Senior Research Fellow of School of Electrical & Electronic Engineering

IJCNN 2013

Meta-cognition in Neural Networks 


2013 International Joint Conference on Neural Networks




Dallas, Texas, USA,


August 4, 2013, 8:00am


IJCNN-2013 Tutorial




Narasimhan Sundararajan,

School of Electrical and Electronics Engineering,

Nanyang Technological University, Singapore





Savitha Ramasamy,


School of Computer Engineering,

Nanyang Technological University, Singapore





Scope :


This tutorial focuses on the recently developed neural network learning algorithms inspired from the models of human meta-cognition. Meta-cognition is defined as knowledge about knowledge. The model of human meta-cognition developed by Nelson and Narens [1] is the simplest model of meta-cognition available in the literature. This model is characterized by two components: a cognitive component that is the representation of knowledge, and a meta-cognitive component that enables measured acquisition of knowledge. To enable this measured acquisition, the meta-cognitive component has a dynamic model of the cognitive component, and continuously monitors and controls the learning ability of the cognitive component. In effect, meta-cognition involves continuous monitoring of the knowledge represented by the cognition, and using this understanding of knowledge representation to control the learning process actively.


We present the recently developed Meta-cognitive Radial Basis Function (McRBF) neural network that uses the concepts from the Nelson and Narens model of meta-cognition. McRBF also has a cognitive and a meta-cognitive component. An RBF neural network that is able to represent knowledge is the cognitive component, and a self-regulatory learning mechanism is its meta-cognitive component. For every sample instance in the training set, the self-regulatory learning mechanism compares the knowledge represented by the cognitive component and with that of the sample instance. Based on its judgment, it chooses suitable learning strategies, and decides what-to-learn, when-to-learn and how-to-learn in a meta-cognitive environment. We present the architecture and learning algorithm of McRBF [ 2].  As the McRBF self-regulates its own learning process, it has better generalization abilities. The decision making abilities of McRBF are demonstrated using standard benchmark classification problems and also with some real applications in the areas of    recognizing human actions and medical informatics problems.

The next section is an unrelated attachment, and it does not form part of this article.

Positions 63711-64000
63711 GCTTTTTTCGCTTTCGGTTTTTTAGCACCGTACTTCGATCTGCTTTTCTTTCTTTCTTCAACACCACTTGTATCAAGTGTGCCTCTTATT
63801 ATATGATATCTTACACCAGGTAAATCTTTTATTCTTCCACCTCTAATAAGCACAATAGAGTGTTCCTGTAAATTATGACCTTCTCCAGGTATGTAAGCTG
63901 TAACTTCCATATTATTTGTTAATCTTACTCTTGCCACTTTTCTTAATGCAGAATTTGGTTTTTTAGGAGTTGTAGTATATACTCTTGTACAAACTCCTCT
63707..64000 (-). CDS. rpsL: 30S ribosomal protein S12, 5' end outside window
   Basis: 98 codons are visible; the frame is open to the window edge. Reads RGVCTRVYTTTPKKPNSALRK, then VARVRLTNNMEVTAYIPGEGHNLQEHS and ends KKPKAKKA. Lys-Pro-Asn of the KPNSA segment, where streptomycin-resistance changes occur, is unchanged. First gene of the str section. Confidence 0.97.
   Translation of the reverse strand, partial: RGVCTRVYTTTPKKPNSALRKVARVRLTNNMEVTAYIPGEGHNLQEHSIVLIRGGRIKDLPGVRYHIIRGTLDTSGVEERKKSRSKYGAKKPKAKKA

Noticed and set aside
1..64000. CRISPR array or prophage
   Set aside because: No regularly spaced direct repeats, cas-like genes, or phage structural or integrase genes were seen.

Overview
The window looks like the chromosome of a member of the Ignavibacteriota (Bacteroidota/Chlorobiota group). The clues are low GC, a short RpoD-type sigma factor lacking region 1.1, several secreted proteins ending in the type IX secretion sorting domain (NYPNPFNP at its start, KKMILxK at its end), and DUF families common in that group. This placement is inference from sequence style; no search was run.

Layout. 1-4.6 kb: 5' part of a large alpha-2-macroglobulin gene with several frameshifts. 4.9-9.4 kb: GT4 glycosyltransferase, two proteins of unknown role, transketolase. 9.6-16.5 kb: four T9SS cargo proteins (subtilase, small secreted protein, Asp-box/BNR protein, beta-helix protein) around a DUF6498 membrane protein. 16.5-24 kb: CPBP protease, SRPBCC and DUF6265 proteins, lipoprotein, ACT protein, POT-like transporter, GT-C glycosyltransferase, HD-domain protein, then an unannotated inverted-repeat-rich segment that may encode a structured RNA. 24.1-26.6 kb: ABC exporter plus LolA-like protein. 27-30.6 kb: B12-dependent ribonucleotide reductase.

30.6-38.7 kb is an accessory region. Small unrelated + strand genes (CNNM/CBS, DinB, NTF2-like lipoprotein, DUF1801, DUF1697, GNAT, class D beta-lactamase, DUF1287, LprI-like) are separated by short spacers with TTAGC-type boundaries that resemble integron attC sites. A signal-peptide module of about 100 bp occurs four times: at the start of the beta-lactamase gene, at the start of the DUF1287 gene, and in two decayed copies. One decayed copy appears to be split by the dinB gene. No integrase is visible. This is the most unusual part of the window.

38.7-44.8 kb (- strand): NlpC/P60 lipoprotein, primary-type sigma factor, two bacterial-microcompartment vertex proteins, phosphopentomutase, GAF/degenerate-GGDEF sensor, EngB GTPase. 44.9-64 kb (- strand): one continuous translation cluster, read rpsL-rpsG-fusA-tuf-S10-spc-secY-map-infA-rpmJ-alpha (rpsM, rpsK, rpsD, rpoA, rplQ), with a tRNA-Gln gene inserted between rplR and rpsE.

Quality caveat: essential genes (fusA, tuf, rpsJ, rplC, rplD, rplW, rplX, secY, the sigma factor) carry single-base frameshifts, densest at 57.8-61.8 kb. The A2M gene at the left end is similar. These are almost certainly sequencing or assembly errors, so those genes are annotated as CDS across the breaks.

The meta-cognitive architecture has also been extended to the Complex domain and other neural network architectures like the extreme learning machines. The meta-cognitive fully complex-valued radial basis function and the meta-cognitive fully complex-valued relaxation networks are the two meta-cognitive architectures in the Complex domain. Also a fast learning algorithm using projection concepts for metacognitive learning will also be presented.  In this tutorial we also discuss the architecture and learning algorithms of these networks along with their applications.




- A review on human learning from cognitive psychology

- Definitions of cognition/meta-cognition

- Meta-cognitive models in cognitive psychology

- Self-regulation in learning

- Meta-cognitive neural networks and its self-regulatory learning algorithms

· PBL-McRBFN classifier

- Benchmark evaluation and comparisons

- Applications in Medical informatics

· Alzheimer’s disease detection using MRI

· Parkinson’s disease detection using Gene/MRI

- Future directions




1. T. O. Nelson and L. Narens, Metacognition: Core Readings, ch. Metamemory: A theoritical framework and new findings, pp. 9- 24. Allyn and Bacon: Boston, T. O. nelson (ed.) ed., 1980.

2.  R. Savitha, S. Suresh and N. Sundararajan, “Metacognitive Learning in a Fully Complex-Valued Radial Basis Function Neural Network,”, Neural Computation, vol. 24, no. 5, pp. 1297-1328, 2012.

3. G. Sateesh Babu, S. Suresh, Sequential projection based metacognitive learning in a Radial basis function network for classification problems, IEEE Trans, on Neural Networks and Learning Systems, 24(2), pp. 194-206, 2013.

4. G. Sateesh Babu, and S. Suresh, Meta-cognitive RBF networks and Its Projection based Learning Algorithm for Classification problems, Applied Soft Computing, 13(1), pp. 654-666, 2013.

5. G. Sateesh Babu, and S. Suresh, Parkinson’s Disease Prediction using Gene Expression – A Projection based Learning Metacognitive Neural Classifier Approach, Expert System with Applications, 40(5), pp. 1519-1529, 2012.

6. B. S. Mahanand, S. Suresh, N. Sundararajan and M. Aswatha Kumar, Identification of brain regions responsible for Alzheimer’s disease using a self-adaptive resource allocation network, Neural Networks, 32, pp. 313-322, 2012.